OGIS: 654


Greek text:   Philae_128   ( CIL_3.14147,5 )
Date:    29 B.C.
Format:   see key to translations

After the conquest of Egypt in 30 B.C., Octavian chose the poet Cornelius Gallus to be the first Roman prefect of Egypt. Gallus quickly put down a revolt in Upper Egypt, and set up this trilingual inscription at Philai to commemorate his exploits. The Greek version is no doubt intended to be a translation of the Latin version, but the content of the Hieroglyphic version is different.

According to Dio Cassius ( 53.23 ), 'Cornelius Gallus was encouraged to insolence by the honour shown him . . .  he not only set up images of himself practically everywhere in Egypt, but also inscribed upon the pyramids a list of his achievements.' He was soon recalled to Rome in disgrace.

The translation of the Latin and Greek versions is taken from L. Török, "Between Two Worlds: The Frontier Region between Ancient Nubia and Egypt", pp.432-434 ( Google Books ). The translation of the Hieroglyphic version is take from M. Minas-Nerpel & S. Pfeiffer, "Establishing Roman Rule in Egypt" ( PDF ).



{ line 1 }   Regnal year 1, fourth month of the winter season {Pharmuthi}, day 20 {= 16 April 29 B.C.}, under his person, the Horus: Perfect youth, mighty of arm, ruler of the rulers - [chosen by] Ptah, Kaisaros ), may he live forever.


Gaius Cornelius Gallus, son of Gnaeus, Roman knight; first praefect of  Alexandria and Egypt after the kings had been subdued by Caesar, son of the divine Caesar; victor over the revolted Thebaid within fifteen days, during which he [twice] defeated the enemy in battle, and conqueror of five cities: Boresis, Coptos, Ceramice, Diospolis Magna, Ophieon;   after he caught the leaders of their revolts and brought the army beyond the Nile Cataract, a region to which neither the Roman people nor the kings of Egypt had marched, and subjected the Thebaid, the common horror of all the kings, gave audience to ambassadors from the king of the Aethiopians at Philae, received the same king under his protection , and installed a ruler over the Triacontaschoenos on Aethiopian territory;   gave this gift to the ancestral gods and to the Nile his helper.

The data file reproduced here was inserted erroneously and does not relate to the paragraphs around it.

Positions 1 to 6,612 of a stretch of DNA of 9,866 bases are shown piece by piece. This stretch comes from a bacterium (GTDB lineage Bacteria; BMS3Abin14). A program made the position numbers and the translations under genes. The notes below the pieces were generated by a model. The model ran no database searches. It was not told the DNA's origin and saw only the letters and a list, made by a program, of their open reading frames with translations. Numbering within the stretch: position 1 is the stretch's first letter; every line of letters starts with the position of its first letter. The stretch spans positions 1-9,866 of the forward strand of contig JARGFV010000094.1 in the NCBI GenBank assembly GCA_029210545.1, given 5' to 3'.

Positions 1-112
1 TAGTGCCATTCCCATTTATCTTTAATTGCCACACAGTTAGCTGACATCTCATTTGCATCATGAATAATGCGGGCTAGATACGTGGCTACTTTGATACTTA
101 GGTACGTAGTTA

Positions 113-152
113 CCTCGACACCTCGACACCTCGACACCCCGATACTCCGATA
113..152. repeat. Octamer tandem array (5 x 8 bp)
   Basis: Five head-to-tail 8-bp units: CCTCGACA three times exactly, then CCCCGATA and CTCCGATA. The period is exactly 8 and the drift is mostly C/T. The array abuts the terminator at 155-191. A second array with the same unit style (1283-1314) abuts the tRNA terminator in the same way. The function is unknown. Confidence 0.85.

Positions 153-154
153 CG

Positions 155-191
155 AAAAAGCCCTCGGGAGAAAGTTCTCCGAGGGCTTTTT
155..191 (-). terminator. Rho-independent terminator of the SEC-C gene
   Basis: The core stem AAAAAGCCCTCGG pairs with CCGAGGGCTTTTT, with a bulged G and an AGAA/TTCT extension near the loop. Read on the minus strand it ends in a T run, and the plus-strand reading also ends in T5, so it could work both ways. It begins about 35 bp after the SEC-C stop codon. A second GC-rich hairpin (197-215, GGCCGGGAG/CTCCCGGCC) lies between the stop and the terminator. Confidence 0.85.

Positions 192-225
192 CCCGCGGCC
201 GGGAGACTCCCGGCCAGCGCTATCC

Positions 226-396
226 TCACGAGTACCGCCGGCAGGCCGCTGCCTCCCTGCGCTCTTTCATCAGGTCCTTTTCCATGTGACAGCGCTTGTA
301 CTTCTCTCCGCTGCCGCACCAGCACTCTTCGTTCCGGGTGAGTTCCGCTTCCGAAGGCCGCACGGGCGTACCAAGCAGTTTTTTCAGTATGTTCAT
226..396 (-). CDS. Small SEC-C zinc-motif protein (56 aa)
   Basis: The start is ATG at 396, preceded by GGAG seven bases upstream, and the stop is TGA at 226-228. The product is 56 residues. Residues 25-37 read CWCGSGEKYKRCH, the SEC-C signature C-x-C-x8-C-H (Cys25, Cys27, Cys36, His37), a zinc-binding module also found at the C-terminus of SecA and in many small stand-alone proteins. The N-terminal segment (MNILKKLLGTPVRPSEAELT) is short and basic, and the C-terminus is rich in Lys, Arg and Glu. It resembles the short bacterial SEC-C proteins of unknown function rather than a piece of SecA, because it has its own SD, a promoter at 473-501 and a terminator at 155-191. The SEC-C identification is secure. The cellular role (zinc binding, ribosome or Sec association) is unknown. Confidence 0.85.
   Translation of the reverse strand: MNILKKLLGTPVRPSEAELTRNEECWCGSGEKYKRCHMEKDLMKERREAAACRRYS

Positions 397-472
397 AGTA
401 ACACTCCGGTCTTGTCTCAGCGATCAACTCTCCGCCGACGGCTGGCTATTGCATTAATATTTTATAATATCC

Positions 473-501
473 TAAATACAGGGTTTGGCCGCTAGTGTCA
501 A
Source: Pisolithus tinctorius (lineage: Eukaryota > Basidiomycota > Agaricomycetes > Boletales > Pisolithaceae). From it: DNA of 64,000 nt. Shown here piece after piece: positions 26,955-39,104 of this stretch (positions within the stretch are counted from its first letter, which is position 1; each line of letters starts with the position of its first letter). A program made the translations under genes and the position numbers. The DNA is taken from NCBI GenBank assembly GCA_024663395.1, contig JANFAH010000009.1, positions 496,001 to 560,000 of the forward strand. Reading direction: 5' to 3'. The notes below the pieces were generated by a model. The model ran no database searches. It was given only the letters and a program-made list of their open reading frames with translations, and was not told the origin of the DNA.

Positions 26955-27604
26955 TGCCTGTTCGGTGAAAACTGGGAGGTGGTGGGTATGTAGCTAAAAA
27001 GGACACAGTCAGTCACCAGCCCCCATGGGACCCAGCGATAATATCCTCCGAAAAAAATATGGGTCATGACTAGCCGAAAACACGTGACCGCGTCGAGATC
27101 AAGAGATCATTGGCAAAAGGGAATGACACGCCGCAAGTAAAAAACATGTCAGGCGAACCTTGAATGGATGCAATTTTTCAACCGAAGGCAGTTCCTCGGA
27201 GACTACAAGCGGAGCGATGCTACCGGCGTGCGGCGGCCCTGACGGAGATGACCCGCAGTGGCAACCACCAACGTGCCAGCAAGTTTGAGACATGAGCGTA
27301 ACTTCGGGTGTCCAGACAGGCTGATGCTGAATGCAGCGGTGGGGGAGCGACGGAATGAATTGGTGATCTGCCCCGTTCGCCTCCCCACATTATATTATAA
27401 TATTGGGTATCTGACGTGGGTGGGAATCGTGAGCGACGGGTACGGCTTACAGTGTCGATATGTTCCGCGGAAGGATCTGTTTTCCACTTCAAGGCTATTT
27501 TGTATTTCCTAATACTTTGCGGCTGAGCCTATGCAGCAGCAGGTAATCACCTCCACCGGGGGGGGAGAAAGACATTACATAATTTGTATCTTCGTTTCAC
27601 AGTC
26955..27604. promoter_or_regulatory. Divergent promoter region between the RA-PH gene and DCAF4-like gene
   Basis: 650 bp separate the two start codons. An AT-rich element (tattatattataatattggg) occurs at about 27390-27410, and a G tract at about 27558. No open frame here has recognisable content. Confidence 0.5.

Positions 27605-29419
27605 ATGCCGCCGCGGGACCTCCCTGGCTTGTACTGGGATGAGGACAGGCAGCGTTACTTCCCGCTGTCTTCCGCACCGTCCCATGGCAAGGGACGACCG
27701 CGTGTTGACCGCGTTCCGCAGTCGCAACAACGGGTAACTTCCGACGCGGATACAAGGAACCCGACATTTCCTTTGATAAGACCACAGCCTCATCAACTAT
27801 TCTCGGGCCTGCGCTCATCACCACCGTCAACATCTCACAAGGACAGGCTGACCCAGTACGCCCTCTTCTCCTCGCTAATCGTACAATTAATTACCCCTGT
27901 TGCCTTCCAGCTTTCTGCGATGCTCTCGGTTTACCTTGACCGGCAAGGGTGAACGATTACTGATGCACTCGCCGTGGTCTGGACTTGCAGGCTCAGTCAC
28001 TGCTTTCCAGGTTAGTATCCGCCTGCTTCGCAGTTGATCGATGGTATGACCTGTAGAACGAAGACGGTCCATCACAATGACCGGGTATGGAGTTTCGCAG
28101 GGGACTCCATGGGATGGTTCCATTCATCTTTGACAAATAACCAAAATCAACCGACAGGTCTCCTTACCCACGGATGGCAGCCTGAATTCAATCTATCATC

Gaius Cornelius Gallus, son of Gnaeus, Roman knight, who after the destruction of the kings of Egypt was the first to be appointed over Egypt by Caesar;   after he utterly defeated the revolted Thebaid in battle twice within fifteen days, along with seizing the leaders of the enemy; and captured five cities, some by assault and some by siege, namely: Boresis, Koptos, Keramike, Diospolis Magna and Ophiēon; and with the army went beyond the Cataract, the country having before him been impassable for armies, and subjected the whole of the Thebaid which had not been subjected by the kings; and received ambassadors from the Aethiopians in Philai, and obtained from the king the status of public friend, and installed a ruler over the Triakontaschoinos, a district of Aethiopia;   dedicated this as a thanksgiving to the ancestral gods and to the Nile his helper.

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